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Jukka Mähönen

Lack of capital is one of the most important barriers to the adoption of sustainable and circular economy. Shifting from a linear to a circular business model requires novel innovations in distribution planning, inventory management, production planning and management of reverse logistics networks, with high upfront costs and long payback periods. As implementing a circular economy business model also demands continuous monitoring and improvement of the products’ lifecycle, resources must be allocated to keep all stakeholders in the life cycle value chain committed. The challenging finance gap between need of capital and cash flow generated is recognised one of the most important obstacles of circular economy. Due to its specific importance for circular economy and due to the intrinsic heterogeneity of corporate finance generally, it is crucial to analyse the drivers and obstacles different kind of investors have in creating sustainable value in sustainable and circular economy business models. Short-term legal and financial systems supporting ‘take, make and waste’ business models are not necessarily conducive to the new settings that circular economy requires. Private equity and venture capital is problematic for startups in circular economy as they lack the high growth and relatively fast payback (exit) horizons required by investors. Public listing of equity and bonds is challenging for circular economy business models as they require track record, size and maturity meeting the scale and requirements of capital markets and institutional investors. Albeit ‘near banks’ like Google, Apple and Amazon platforms provide new payment facilities and working capital solutions for circular economy enterprises, especially startups, the most promising vehicles for circular economy business model financing are owner-member-user-based crowdfunding and other forms of peer-to-peer financing and participation arrangements and platforms. They affect directly to the participants’ behaviour by strengthening an open, transparent and interactive lifecycle-based business model, engaging a high number of user participation and commitment, emphasising community and shared ownership aspects and limiting access of short-term profit and takeover-seeking investors. Crowdfunding is increasingly popular to create commitment-based funds for projects in which financial institutions and private equity investors are not investing. A cooperative is specific a peer-to-peer financing model for sustainable businesses especially in its multi-stakeholder form, opening the business to a heterogenous group of financier-member-owners, remaining however as hard to disrupt by takeovers. Cooperative form gives also the user-members a unique possibility to own sharing platforms and other market places themselves. In this chapter, crowdfunding and modern cooperative-based financing are discussed and compared to analyse what kind of dynamics are crucial for a successful financing of a sustainable circular economy business model. Specific attention is given to the drivers that increase the investors’ commitment for long-term circular economy-based behaviour.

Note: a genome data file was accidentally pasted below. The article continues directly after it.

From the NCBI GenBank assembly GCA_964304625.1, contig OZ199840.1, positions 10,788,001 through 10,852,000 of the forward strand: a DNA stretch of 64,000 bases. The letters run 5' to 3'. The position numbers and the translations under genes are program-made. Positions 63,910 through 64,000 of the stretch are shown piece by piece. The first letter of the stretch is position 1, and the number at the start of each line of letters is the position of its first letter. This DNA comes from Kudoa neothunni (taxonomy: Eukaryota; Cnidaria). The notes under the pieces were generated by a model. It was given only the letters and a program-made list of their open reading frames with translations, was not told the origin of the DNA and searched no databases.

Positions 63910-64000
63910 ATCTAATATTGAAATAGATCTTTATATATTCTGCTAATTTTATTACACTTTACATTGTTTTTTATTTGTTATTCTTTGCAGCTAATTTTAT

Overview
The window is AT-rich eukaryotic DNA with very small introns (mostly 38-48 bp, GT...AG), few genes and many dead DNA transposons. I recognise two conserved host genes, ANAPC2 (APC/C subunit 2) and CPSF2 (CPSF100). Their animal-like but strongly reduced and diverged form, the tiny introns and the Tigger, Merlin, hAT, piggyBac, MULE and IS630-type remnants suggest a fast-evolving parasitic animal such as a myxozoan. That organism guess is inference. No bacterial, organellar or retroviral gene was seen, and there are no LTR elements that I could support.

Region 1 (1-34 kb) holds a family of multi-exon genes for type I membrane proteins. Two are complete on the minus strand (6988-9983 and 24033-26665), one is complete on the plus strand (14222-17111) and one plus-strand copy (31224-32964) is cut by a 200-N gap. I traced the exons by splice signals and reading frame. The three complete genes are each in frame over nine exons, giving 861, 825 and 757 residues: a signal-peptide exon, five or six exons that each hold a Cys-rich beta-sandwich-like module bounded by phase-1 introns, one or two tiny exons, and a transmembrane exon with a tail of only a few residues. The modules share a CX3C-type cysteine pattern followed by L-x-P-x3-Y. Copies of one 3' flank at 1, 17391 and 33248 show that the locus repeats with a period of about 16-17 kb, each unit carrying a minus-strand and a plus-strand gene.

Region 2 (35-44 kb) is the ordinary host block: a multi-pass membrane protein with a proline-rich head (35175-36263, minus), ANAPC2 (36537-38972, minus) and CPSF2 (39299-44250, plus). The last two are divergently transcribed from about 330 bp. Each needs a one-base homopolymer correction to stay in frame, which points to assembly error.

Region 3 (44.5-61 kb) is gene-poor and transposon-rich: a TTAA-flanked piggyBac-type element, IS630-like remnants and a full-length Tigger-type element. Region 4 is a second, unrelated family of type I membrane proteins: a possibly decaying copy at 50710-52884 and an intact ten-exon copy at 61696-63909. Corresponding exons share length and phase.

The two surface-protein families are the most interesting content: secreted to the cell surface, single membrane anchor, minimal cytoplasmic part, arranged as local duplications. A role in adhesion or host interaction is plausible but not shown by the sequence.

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Edited by Ellen Eftestøl-Wilhelmsson, Suvi Sankari and Anu Bask

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Edited by Ellen Eftestøl-Wilhelmsson, Suvi Sankari and Anu Bask

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Emilie Yliheljo

This chapter explores the suitability of and regulatory barriers to using the European emissions trading scheme (EU ETS) to regulate the growing greenhouse gas (GHG) emissions from the transport sector. The inclusion of aviation in the EU ETS and road transport in the Californian scheme demonstrates that it is possible to regulate the sector through emissions trading. Experiences with the inclusion of aviation and the subsequent exemption of international aviation pursuant to progress under the International Civil Aviation Organization (ICAO) also show that for international sectors the scope of the EU ETS and the outcomes of international climate negotiations have a dynamic and interdependent relationship. Shipping is technically suitable for inclusion, but inclusion will depend on progress under IMO, as the EU’s preference is also for an international solution for shipping. The requirements for accurate data on emissions, the principle of direct emissions, and policy congestion constitute major barriers for the inclusion of road transport in the EU ETS that are currently difficult to overcome. The electrification of vehicles and vessels could, however, lead to the indirect inclusion of, in particular, road transport into the EU ETS through electricity producers.

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Daniel P. Murray